When Chris Dolloff started Cityside Management Corporation, he committed to giving a percentage of profits to charity. Which was uncomplicated, when the company was small.
As the company grew, Chris and Theresa Dolloff gave away more each year.
But giving away more was not easier, or less complicated.
“I started to feel that it wasn’t fulfilling,” Chris said. “It felt like a time crunch … checks had to be issued at year-end — and I didn’t know how much I had to give back until then. So I was rushing to get checks out the door.”
The Dolloffs came to the New Hampshire Charitable Foundation for help in making their giving fulfilling again.
Chris and Theresa created the Dolloff Family Fund, a donor advised fund at the Foundation. Instead of scrambling to make decisions at year-end, they make one contribution to their fund. That way, they can take the time they need to do research and make giving decisions throughout the year.
Foundation staff has acted as a “conduit,” Theresa said, arranging site visits to nonprofits, and calling the family’s attention to organizations doing good work.
“Now we can get closer to where the money is going and how it is spent — and that feels good,” Chris said.
The Dolloffs have long been committed to supporting nonprofits — Theresa has been deeply involved as a board member and volunteer, along with daughter Sarah, at Families in Transition. Chris has served on the board of the United Way of Greater Nashua and is on the board of City Year New Hampshire; and Theresa is a trustee at the New Hampshire Institute of Art. Chris recently joined the Foundation’s Manchester regional advisory board.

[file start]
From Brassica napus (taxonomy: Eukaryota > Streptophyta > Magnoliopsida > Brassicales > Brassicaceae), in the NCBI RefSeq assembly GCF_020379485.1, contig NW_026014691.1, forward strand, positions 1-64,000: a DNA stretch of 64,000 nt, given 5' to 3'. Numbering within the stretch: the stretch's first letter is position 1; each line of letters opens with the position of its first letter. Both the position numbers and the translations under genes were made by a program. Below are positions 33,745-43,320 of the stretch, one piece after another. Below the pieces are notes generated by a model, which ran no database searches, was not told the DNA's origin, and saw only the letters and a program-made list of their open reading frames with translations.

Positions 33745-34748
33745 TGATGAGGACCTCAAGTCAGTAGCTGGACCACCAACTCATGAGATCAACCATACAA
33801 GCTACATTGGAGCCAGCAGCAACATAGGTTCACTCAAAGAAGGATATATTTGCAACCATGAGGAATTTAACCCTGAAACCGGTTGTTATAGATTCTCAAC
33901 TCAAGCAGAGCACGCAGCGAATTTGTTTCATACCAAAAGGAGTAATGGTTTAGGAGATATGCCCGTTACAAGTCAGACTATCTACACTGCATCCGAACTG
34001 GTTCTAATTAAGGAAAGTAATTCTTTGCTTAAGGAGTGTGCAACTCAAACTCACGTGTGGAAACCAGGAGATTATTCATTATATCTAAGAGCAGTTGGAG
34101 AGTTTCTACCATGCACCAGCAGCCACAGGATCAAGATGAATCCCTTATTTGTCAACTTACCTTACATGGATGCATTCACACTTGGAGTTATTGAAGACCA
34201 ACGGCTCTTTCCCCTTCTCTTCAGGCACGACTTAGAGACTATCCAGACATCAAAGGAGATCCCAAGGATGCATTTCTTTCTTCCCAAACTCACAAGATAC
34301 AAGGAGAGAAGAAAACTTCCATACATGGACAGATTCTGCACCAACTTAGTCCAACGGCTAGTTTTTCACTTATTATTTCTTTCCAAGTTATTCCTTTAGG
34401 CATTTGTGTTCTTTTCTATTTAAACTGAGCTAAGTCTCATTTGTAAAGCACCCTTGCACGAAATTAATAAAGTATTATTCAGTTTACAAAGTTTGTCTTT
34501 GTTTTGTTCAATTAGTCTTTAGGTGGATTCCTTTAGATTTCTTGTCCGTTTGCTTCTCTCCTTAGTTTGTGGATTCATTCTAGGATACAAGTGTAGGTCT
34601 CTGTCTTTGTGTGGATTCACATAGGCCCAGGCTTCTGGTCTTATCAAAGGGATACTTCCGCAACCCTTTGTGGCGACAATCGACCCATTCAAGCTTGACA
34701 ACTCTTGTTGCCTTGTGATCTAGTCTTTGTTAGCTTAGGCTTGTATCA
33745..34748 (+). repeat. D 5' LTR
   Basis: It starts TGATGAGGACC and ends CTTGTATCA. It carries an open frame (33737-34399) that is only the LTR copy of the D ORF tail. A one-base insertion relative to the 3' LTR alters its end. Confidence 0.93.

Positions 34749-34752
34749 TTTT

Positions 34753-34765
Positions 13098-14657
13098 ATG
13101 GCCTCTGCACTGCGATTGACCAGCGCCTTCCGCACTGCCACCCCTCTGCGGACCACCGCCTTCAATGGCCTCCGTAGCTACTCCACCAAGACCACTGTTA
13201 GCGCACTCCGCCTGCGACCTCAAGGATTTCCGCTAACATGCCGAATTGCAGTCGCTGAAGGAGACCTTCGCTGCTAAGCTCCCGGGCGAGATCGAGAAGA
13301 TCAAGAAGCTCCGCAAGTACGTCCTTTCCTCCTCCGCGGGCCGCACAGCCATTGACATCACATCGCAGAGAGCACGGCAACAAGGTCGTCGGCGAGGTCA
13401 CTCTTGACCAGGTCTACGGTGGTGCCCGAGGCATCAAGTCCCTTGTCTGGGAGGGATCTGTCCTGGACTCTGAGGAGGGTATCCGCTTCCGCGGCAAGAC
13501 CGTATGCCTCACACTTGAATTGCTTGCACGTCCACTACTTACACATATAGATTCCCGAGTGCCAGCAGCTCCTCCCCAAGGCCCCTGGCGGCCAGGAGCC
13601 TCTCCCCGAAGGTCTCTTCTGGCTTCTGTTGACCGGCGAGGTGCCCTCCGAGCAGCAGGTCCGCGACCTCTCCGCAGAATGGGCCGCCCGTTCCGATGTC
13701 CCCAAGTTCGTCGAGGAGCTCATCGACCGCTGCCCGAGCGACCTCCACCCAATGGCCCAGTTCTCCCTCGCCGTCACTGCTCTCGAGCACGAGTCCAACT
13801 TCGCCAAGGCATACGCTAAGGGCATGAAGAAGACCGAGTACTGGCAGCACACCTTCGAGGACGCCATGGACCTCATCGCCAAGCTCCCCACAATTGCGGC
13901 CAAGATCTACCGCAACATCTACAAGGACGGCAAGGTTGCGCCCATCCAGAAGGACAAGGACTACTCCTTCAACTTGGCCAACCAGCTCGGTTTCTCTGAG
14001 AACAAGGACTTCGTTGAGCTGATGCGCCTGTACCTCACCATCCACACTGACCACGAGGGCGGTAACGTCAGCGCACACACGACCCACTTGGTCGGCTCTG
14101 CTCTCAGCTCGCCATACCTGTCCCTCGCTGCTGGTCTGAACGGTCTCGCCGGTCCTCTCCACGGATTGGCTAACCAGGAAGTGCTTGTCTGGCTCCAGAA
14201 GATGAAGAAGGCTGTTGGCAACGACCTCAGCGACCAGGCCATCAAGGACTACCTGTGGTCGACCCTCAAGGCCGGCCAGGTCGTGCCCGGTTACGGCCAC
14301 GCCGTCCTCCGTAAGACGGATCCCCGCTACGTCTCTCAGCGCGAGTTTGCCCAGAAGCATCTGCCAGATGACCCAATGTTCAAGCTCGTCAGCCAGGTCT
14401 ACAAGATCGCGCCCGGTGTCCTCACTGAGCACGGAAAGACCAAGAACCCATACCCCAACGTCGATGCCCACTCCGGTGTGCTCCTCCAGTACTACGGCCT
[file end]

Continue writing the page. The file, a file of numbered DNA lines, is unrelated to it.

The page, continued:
The fund was also a way for the Dolloffs to involve their daughters, Sarah Dolloff, 20, and Michelle Palazzo, 27, in philanthropy.
“First and foremost, we wanted our daughters to develop compassion for others,” Theresa said. “Having them involved in our donor advised fund gives them the opportunity to learn about organizations that interest them and the opportunity to volunteer and/or contribute financially to help the cause.
“And secondly, society has become very self-centered, so trying to instill the idea of helping other people is an important life lesson that we hope will serve them well now and in the future.”
Sarah volunteered with a project that worked on combatting hunger and taught at-risk kids to grow food. Michelle interned with a nonprofit that helps homeless people transition to employment. The family made donations to both.
This year, Sarah and Michelle — who live on opposite coasts — will make their philanthropy decisions as a team, and will have the time and flexibility to collaborate.
“We enjoy the flexibility of our donor advised fund,” Chris said. “You can donate that money easily and then take the time to make those decisions as you choose.”
This story originally appeared in the Foundation’s 2014 Winter/2015 Spring Purpose Newsletter.